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Title: Impacts of Tropical North Atlantic and Equatorial Atlantic SST Anomalies on ENSO
Abstract The Sea Surface Temperature Anomaly (SSTA) in tropical Atlantic during boreal spring and summer shows two dominant modes: a basin-warming and a meridional dipole mode, respectively. Observational and coupled model simulations indicate that the former induces a Pacific La Niña in the succeeding winter whereas the latter cannot. The basin-warming forcing induces a La Niña through a Kelvin wave response and the associated wind-evaporation-SST-convection (WESC) feedback over the northern Indian Ocean (NIO) and Maritime Continent (MC). Anomalous Kelvin wave easterly interacts with the monsoonal westerly, leading to a warm SSTA and a northwest-southeast oriented heating anomaly in NIO/MC, which further induces easterly and cold SSTA over the equatorial Pacific. In contrast, the dipole forcing has little impact on the Indian and Pacific Oceans due to the offsetting of the Kelvin wave to the asymmetric Atlantic heating. Further observational and modeling studies towards the Tropical North Atlantic (TNA) and Equatorial Atlantic (EA) SSTA modes indicate that the TNA (EA) forcing induces a CP- (EP-) type ENSO. In both cases, the Kelvin wave response and the WESC feedback over the NIO/MC are important in conveying the Atlantic’s impact. The difference lies in distinctive Rossby wave responses – A marked westerly anomaly more » appears in the equatorial eastern Pacific (EEP) for the TNA forcing (due to its westward location) while no significant wind response is observed in EEP for the EA forcing. The westerly anomaly prevents a cooling tendency in EEP through anomalous zonal and vertical advection according to a mixed-layer heat budget analysis. « less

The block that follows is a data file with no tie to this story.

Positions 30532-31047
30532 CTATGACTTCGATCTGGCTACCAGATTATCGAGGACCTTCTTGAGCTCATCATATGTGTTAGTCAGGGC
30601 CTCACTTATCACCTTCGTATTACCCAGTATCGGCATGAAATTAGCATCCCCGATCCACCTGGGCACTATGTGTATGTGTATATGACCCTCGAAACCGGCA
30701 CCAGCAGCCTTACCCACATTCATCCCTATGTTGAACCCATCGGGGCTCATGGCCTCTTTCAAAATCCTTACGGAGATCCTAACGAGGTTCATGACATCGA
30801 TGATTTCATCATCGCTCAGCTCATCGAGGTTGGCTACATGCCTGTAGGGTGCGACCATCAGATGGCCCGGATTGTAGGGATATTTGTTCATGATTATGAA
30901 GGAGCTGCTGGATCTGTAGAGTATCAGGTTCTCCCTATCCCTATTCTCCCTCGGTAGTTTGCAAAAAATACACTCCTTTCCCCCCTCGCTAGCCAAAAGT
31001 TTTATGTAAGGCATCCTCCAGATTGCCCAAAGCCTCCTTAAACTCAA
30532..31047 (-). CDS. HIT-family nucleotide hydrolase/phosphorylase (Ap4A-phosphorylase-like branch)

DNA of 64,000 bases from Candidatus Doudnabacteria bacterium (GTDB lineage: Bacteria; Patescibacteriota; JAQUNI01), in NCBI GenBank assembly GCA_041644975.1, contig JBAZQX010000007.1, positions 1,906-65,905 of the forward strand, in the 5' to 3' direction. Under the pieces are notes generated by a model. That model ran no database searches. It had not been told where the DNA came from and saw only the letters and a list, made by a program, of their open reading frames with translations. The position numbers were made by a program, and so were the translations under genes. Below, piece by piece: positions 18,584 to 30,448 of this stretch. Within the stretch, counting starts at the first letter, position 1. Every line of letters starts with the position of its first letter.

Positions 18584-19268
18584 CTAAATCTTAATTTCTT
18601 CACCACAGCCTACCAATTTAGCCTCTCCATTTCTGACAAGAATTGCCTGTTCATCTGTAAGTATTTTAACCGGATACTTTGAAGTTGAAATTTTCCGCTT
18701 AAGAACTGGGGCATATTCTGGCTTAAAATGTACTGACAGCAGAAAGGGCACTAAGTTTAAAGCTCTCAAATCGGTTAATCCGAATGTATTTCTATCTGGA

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Journal of Climate
Sponsoring Org:
National Science Foundation
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